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A Roll of the Dice that hits home every time

A Roll of the Dice that hits home every time

To be prolific and to remain original in one’s writing is not the blessing every poet or writer enjoys. In that vein, Mona Dash is a few of these rare, gifted poets and writers. In the last five years, she has raced with the non-stop outputs in such a hurry; it makes us feel time works in slow motion for her while we are still caught up in the regular time phase!

I still vividly remember some poems from ‘A Certain Way’. She is a master storyteller and so smoothly takes us through one of her poems as an Indian woman walking into a pub in a sari. Well, what follows is something memorable you should read. While she can handle such a narrative streak easily, she can also move with grace in purely musical poems, as in one of her poems: the falling rain is a device used through which she transports us from one land to another and delights us with nostalgia, making even our displacement a thrill.

Let us lounge with Mona Dash: an award-winning author of ‘A Roll of the Dice: A Story of Loss, Love and Genetics’, ‘Let Us Look Elsewhere’, ‘A Certain Way’, ‘Untamed Heart’, and ‘Dawn-drops’. She is published in international journals and more than 25 anthologies. A graduate in Telecoms Engineering, she holds an MBA and a MA in Creative Writing (distinction).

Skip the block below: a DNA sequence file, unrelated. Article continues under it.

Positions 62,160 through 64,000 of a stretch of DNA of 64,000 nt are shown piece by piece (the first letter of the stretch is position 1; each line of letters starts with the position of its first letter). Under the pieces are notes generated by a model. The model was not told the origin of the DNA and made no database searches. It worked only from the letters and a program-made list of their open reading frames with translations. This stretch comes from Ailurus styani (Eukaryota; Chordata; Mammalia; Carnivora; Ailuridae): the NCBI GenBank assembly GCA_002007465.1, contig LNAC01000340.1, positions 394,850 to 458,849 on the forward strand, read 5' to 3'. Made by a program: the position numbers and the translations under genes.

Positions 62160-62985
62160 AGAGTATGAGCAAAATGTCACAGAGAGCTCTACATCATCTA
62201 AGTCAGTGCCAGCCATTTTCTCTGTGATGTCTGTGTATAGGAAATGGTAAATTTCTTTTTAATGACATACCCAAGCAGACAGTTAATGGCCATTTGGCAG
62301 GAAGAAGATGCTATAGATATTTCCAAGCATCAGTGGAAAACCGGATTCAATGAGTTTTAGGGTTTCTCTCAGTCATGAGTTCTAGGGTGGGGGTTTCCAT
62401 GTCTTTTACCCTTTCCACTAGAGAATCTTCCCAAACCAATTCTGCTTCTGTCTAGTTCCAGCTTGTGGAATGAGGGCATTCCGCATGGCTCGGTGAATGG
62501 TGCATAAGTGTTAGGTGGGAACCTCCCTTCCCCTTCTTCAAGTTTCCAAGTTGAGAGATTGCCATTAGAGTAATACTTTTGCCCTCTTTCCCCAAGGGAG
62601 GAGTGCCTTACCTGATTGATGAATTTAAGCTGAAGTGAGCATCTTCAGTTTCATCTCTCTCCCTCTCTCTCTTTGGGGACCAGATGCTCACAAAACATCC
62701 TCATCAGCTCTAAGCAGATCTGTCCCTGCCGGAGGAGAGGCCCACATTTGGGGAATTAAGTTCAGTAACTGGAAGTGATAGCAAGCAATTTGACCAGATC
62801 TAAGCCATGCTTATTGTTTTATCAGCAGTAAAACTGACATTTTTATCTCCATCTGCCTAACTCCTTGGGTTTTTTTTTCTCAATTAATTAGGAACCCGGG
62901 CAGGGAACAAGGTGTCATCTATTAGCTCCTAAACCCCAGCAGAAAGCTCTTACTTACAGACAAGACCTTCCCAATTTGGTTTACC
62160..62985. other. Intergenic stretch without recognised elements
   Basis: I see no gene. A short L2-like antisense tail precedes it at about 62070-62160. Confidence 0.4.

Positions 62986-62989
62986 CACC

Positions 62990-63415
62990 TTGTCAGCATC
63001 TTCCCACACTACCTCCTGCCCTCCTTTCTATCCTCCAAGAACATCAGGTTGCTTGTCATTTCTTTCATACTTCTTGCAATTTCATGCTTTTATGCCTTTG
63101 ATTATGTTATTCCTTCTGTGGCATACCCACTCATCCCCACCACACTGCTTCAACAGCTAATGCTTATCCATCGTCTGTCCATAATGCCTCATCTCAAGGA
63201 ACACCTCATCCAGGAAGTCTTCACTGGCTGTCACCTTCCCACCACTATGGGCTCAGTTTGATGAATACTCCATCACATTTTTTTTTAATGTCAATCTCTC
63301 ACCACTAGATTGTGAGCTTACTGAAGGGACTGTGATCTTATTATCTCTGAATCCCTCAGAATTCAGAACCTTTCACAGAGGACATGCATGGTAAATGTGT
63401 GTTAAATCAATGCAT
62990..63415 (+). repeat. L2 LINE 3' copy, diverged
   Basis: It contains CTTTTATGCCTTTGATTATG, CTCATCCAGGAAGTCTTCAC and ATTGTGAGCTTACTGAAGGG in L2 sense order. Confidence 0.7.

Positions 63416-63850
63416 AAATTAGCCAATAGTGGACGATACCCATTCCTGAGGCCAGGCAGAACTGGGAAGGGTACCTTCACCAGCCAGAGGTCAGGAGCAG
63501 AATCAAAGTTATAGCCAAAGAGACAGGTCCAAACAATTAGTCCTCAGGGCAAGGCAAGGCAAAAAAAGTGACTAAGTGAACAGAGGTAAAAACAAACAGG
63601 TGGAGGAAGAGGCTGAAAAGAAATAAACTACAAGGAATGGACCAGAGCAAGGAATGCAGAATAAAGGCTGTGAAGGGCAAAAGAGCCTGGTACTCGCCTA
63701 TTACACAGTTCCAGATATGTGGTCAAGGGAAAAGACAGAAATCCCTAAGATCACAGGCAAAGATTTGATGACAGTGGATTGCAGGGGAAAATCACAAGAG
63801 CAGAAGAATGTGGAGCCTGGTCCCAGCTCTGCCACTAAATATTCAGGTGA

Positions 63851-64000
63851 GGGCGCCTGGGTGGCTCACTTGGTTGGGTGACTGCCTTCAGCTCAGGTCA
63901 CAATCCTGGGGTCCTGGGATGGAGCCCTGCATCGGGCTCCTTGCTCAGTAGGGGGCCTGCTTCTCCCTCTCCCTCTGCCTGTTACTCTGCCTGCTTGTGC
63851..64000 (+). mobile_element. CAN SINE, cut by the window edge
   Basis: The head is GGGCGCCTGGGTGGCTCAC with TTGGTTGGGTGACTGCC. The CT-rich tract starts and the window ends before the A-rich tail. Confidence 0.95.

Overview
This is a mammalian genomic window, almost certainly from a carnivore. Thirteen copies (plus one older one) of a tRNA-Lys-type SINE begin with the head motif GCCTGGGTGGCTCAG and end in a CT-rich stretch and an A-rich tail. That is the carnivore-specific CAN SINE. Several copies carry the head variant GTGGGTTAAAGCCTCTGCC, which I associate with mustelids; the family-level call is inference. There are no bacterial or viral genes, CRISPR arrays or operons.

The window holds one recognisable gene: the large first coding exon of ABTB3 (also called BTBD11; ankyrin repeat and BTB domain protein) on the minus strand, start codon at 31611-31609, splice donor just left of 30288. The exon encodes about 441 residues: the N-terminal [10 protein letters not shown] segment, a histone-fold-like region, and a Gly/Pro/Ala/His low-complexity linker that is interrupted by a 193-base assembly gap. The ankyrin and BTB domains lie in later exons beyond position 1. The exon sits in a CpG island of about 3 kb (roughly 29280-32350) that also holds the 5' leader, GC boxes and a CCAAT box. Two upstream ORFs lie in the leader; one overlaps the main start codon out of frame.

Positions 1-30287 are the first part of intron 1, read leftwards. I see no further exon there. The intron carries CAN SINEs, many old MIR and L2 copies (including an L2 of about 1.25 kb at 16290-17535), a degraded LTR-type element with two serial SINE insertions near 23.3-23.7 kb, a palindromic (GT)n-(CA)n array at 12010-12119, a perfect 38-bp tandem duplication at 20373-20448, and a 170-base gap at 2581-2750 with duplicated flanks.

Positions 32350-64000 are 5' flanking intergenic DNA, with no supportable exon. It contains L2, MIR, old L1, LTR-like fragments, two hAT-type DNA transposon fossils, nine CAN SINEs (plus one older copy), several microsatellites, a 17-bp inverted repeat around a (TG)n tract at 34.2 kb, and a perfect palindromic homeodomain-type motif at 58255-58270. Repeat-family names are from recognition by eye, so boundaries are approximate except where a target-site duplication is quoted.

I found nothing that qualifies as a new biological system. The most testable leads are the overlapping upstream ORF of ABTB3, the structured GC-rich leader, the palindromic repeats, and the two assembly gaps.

Poet’s helping hand:

This poem uses an image of intersecting Venn diagrams to map identity, shaped as it is by the different roles we assume in life. When we inhabit one role in life, the layers of implications reveal we cannot be another. These identities are not contradictory in their truest sense, but they are made to be due to the single gaze that has become a norm. We add to our own sense of self, and our quest is to find this intersectionality in ourselves, and even if a pinpoint, it is the truth. It is all about breaking boundaries.

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Q

When your son Krish Misra, now a successful child actor (‘Silverpoint’ BBC), asked me why the cover I had chosen for your collection, ‘A Certain Way’, I published to introduce you to the West, shows a lion roaring at the lock on a closed-door I had my answer for it. But let us hear from you how that collection (published for Skylark Publications UK) explores your themes?

A